Cancer Machine breaks down again

The Cobalt-60 radiotherapy cancer machine at the Uganda Cancer Institute is experiencing  glitches barely eight months after its commissioning (FILE PHOTO)

MULAGO – Barely eight months after its commissioning, the new Cobalt-60 radiotherapy cancer machine at Uganda Cancer Institute (UCI), Mulago hospital is already experiencing a technical glitch and could go off for days.

This is the second time in less than two months the Cobalt 60 machine is experiencing a glitch and closing down for days after it again closed in June this year.

This means the about 50 patients that have been on treatment at UCI will have to do without radiotherapy treatment as it undergoes servicing, PML Daily has learnt.

The Shs.2 billion machine was commissioned by the Prime Minister, Dr Ruhakana Rugunda, on 19 January, replacing an old one that was installed more than 22 years ago, which crashed in March 2016.

In a press release dated August 30, the Uganda Cancer Institute says the machine is experiencing minor technical glitches after the computer system that operates the machines indicated an error which required the machine to be stopped in order to rectify the problem

“UCI would like to inform the patients and the public that the Cobalt-6O radiotherapy machine is experiencing a minor glitch and management has already contacted the manufacturer and the engineer will be flying in the country to rectify the problem,” reads the press release signed by Dr Jackson Eremu, the executive director UCI.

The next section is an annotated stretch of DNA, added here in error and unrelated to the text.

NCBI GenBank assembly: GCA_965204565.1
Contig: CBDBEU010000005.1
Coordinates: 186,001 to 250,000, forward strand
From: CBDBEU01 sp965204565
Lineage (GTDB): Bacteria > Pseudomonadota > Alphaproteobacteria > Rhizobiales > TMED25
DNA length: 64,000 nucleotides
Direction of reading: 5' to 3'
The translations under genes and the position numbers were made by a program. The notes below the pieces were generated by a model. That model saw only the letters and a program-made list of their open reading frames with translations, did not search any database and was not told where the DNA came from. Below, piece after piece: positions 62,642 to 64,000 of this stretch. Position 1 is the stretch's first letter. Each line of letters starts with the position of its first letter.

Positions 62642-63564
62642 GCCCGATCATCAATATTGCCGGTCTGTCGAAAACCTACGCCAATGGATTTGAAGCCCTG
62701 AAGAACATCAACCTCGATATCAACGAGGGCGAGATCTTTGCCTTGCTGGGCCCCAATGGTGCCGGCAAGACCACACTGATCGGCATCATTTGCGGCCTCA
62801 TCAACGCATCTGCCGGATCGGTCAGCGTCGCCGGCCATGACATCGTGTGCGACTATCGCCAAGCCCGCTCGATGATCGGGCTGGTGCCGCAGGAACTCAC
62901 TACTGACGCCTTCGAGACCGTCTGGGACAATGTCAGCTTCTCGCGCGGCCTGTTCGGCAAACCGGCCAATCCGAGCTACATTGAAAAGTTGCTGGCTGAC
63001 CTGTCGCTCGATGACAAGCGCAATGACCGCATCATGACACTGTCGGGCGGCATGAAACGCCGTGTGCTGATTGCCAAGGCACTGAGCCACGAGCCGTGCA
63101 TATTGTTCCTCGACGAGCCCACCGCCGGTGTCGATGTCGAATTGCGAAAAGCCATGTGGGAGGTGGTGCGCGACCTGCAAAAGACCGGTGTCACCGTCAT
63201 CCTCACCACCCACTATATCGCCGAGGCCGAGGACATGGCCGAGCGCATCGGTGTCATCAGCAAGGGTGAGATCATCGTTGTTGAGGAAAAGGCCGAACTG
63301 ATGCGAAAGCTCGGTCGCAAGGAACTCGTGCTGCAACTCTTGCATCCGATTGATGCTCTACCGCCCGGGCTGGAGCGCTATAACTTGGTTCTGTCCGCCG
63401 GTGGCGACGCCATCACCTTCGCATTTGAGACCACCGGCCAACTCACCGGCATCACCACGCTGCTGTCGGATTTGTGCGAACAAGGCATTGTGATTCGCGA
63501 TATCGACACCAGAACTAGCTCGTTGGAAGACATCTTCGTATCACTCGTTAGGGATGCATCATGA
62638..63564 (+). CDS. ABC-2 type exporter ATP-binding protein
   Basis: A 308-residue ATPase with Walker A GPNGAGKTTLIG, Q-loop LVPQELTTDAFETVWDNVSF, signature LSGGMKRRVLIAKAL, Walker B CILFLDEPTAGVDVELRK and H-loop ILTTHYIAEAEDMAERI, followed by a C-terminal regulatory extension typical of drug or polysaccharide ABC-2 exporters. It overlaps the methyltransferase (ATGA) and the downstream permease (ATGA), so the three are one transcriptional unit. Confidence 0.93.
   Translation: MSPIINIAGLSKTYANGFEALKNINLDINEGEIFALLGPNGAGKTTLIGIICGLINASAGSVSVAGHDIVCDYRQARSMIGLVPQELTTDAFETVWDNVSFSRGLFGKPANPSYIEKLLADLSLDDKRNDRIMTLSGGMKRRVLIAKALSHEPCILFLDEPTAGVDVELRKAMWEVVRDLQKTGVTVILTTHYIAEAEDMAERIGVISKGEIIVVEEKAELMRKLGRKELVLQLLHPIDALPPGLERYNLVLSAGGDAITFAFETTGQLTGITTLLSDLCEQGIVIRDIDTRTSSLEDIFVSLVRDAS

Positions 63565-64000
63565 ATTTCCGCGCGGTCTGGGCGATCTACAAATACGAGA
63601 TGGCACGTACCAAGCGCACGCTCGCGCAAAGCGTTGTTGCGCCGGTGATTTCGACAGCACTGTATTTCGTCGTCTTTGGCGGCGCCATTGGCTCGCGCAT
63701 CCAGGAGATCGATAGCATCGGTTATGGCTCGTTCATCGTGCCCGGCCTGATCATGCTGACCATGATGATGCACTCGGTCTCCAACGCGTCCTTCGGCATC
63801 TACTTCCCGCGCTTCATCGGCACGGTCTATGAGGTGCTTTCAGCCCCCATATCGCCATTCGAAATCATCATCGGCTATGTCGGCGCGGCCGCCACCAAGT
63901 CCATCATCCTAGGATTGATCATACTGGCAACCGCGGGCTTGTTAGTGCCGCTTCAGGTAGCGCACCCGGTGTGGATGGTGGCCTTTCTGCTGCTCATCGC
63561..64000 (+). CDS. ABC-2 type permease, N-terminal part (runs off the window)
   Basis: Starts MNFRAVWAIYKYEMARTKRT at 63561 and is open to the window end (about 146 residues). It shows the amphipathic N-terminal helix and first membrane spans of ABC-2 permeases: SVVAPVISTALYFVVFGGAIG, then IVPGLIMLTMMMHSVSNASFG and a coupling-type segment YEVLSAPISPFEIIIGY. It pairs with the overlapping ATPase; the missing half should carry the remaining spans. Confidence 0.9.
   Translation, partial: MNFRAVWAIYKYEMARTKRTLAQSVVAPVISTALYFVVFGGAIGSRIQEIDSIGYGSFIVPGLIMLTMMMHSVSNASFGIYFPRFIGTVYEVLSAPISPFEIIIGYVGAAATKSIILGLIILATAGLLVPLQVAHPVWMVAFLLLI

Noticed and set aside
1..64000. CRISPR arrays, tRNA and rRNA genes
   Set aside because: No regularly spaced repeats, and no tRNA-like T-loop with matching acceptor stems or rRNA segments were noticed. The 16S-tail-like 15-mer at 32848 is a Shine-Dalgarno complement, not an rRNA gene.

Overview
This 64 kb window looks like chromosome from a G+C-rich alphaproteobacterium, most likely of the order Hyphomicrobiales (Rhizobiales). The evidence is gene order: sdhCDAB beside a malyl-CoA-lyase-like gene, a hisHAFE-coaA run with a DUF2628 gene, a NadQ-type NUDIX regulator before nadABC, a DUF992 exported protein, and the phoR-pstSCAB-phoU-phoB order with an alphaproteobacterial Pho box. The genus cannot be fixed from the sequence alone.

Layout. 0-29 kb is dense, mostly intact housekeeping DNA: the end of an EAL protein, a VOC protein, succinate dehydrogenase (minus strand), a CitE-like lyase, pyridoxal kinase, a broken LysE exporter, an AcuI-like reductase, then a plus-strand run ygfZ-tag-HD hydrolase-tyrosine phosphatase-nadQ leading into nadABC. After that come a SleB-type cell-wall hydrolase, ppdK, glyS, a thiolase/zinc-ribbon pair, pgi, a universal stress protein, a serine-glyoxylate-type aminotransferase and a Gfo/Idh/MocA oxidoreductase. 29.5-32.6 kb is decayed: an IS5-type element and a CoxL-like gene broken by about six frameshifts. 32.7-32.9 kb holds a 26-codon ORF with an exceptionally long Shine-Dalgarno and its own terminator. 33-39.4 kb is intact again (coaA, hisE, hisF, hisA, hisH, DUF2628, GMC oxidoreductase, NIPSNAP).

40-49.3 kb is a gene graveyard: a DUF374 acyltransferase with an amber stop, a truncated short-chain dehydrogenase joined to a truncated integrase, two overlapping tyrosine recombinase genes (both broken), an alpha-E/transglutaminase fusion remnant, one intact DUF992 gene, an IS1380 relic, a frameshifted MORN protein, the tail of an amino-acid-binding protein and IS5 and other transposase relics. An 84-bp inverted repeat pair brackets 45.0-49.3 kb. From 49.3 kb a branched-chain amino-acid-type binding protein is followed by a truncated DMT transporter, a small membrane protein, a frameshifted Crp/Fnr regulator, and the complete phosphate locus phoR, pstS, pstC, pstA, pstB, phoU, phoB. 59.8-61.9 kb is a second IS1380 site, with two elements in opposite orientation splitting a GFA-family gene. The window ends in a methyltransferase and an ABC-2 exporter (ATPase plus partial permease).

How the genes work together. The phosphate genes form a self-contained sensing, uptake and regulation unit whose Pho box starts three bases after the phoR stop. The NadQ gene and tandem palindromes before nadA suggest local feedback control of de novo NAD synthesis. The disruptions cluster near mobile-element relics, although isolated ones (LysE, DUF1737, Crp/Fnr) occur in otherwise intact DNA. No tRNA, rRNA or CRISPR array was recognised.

“This will be fixed in a less than a week’s time so that patients resume their radiotherapy treatment,” added Dr Eremu.

He explained that the need to rectify the systems error is aimed at ensuring the safety of the patients and also protect the machine from potential damage.

He revealed that the good news is that the linear accelerator, a high tech machine and another cobalt 60 machines from India are expected to arrive in the country in about four months time.

“And these two machines are expected to supplement the current Cobalt 60 machine to avoid disruptions in treatment,” he added.

He said with guidance from the manufacturer, the operations of the machine had been scaled down in preparation for its periodic servicing which is scheduled for this week.

Dr Eremu explained that the Cobalt 60 machines handle 150 patients per day and the about 50 patients that were scheduled for radiotherapy will be handled in one day once the machine resumes work normally.

“We are doing necessary steps to ensure we resume these services back to normal but treatment and screening services are going on smoothly, management regrets any inconveniences caused,” reads the press release in part.


“The machine is still under warranty and therefore servicing is done for free by the manufacturer,” Dr Eremu added.

A senior medical physicist at the radiotherapy unit based at the UCI, said technically the machine requires to scale down its operations if it is due for service.

About the machine

Cobalt 60 cancer machine was shipped from Czech Republic through Mombasa port with guidance of the International Atomic Energy Agency (IAEA), a United Nations body that regulates the use of nuclear and atomic energy.

And it was purchased at 642,000 euros (more than Shs2.7b) by both government and IAEA, the machine replaced the old cobalt 60 radiotherapy machine, which broke down beyond repair on March 27, 2016.



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